Let’s be honest: To millions of Americans alive today, past presidents like John F. Kennedy, Lyndon B. Johnson, or Dwight David Eisenhower are remote figures, like some distant third cousins that we’ve never met. Occasionally, their faces stare out at us from a television screen or the pages of a book. They seem to represent an America that feels as distant from us as the Ice Age.
If you’d like to know more about our leaders, from Herbert Hoover to George W. Bush, you can go right to the source: Our last 13 chief executives each has a museum and library devoted to him. The purpose of these institutions is to help us better understand the personalities, accomplishments, and challenges our presidents faced. Each museum includes some remarkable features.
The Harry S. Truman Library and Museum includes “Decision Theaters,” where visitors watch special audio-visual presentations designed to draw them into the debate about some of the key decisions President Truman made while in office. At the end of these programs, visitors have a chance to vote on whether his decision to recognize the new State of Israel or to organize a loyalty program to force subversive individuals out of government jobs were right.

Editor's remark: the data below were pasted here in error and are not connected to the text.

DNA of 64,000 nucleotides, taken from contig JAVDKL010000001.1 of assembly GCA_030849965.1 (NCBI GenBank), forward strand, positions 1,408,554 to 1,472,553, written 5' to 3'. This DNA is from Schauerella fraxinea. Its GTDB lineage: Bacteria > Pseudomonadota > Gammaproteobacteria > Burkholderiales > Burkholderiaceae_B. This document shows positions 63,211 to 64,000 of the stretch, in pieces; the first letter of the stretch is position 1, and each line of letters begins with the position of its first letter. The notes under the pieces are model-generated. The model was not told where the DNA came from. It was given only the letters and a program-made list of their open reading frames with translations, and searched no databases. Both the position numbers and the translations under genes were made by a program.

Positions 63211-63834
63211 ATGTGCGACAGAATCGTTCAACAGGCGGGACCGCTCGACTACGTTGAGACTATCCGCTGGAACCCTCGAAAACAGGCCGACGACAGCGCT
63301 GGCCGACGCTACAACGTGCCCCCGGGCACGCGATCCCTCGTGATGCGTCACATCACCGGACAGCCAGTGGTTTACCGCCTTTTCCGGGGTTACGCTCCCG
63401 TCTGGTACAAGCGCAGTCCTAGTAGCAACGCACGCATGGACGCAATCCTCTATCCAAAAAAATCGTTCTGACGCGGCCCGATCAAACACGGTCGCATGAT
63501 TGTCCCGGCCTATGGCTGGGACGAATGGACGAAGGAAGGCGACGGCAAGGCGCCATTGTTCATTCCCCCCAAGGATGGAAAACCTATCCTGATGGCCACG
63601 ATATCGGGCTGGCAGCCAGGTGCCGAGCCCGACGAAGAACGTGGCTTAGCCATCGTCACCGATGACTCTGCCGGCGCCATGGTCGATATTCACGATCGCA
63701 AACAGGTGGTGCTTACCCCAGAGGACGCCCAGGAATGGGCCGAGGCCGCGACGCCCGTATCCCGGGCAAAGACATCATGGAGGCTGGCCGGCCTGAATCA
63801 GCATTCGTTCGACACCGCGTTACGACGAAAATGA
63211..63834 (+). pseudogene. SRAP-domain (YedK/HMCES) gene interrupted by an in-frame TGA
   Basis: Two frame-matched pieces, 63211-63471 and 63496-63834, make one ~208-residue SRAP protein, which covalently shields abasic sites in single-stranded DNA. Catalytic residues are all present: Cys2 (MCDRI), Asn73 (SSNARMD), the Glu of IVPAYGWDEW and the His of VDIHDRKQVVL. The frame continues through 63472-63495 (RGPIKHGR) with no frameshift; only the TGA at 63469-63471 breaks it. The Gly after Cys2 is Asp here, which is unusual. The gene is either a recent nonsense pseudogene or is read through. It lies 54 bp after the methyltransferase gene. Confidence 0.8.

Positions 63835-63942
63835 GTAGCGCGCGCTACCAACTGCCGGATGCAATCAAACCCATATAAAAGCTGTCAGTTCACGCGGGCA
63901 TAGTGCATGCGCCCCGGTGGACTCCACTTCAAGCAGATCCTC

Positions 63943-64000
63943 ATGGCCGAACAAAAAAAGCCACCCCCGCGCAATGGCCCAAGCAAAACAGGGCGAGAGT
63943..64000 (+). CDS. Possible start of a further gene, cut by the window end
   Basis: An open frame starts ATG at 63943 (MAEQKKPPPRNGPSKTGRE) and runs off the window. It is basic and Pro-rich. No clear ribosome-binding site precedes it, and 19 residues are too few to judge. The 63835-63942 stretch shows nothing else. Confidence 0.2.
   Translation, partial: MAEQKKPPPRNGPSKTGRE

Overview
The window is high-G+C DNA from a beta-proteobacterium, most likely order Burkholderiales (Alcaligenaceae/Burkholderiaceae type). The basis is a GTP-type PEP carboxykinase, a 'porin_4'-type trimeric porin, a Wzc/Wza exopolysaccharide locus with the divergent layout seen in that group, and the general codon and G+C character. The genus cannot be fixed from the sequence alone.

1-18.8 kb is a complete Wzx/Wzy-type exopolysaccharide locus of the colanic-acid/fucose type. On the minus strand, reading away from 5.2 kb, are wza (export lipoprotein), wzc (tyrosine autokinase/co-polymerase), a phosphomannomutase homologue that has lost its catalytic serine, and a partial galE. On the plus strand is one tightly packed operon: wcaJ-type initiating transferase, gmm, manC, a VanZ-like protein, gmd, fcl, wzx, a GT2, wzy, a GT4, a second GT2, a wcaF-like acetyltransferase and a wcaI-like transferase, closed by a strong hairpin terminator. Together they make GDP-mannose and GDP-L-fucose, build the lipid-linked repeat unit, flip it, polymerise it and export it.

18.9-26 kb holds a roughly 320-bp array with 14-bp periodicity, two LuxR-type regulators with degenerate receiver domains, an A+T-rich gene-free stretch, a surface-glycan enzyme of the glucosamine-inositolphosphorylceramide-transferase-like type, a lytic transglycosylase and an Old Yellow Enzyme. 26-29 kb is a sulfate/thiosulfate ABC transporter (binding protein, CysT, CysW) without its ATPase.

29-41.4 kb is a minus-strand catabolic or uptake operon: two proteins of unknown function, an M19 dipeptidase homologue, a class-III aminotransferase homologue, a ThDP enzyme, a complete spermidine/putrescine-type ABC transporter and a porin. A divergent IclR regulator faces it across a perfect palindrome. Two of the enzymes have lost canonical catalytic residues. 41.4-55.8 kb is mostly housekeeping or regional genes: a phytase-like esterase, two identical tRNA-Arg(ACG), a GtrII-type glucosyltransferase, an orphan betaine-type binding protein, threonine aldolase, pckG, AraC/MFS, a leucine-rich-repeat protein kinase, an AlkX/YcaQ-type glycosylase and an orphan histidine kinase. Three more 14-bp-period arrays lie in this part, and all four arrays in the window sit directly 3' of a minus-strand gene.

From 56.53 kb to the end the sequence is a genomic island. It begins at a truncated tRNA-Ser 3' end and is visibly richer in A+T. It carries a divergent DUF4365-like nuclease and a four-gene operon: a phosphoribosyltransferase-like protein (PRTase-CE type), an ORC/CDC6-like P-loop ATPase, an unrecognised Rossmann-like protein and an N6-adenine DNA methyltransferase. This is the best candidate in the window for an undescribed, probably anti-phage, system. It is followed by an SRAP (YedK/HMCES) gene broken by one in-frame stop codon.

The Herbert Hoover Presidential Library and Museum includes a gallery that traces the evolution of the 31st president’s reputation from popular hero to one of the most hated men in America. The story has all the elements of a Greek tragedy. Following World War I, Hoover, who was both an engineer and a great humanitarian, was asked to organize a massive food-relief program to rescue the hungry people of Europe, some of whom were facing starvation. This effort was hugely successful and saved many lives. Hoover had the misfortune to be president during the Great Depression, which some observers saw as the worst crisis in the U.S. since the Civil War. Based on his previous reputation as a man of action, Americans hoped Hoover would act quickly to help his fellow citizens. They were to be bitterly disappointed. As a committed Republican and staunch individualist, Hoover felt that individual Americans had to take responsibility for helping themselves. Many came to believe the president just didn’t care about them. It also gave rise to this ditty: “Mellon pulled the whistle, Hoover rang the bell, Wall Street gave the signal, and the country went to hell.”
In 1932, a Democrat, Franklin D. Roosevelt (FDR), was elected president because voters believed he cared a great deal about people like them. Periodically, FDR’s Presidential Library and Museum displays a selection of the letters that ordinary Americans wrote to him during the worst years of the Depression. These letters, which were all written on cheap paper rather than expensive stationary, constitute a compelling “low-tech” museum exhibit. In these heart-felt communications, people asked the president for help, reported on their efforts to progress, and thanked him for the variety of federal programs designed to provide jobs for those who needed them.
The 13 Presidential Museums and Libraries are administered by the National Archives.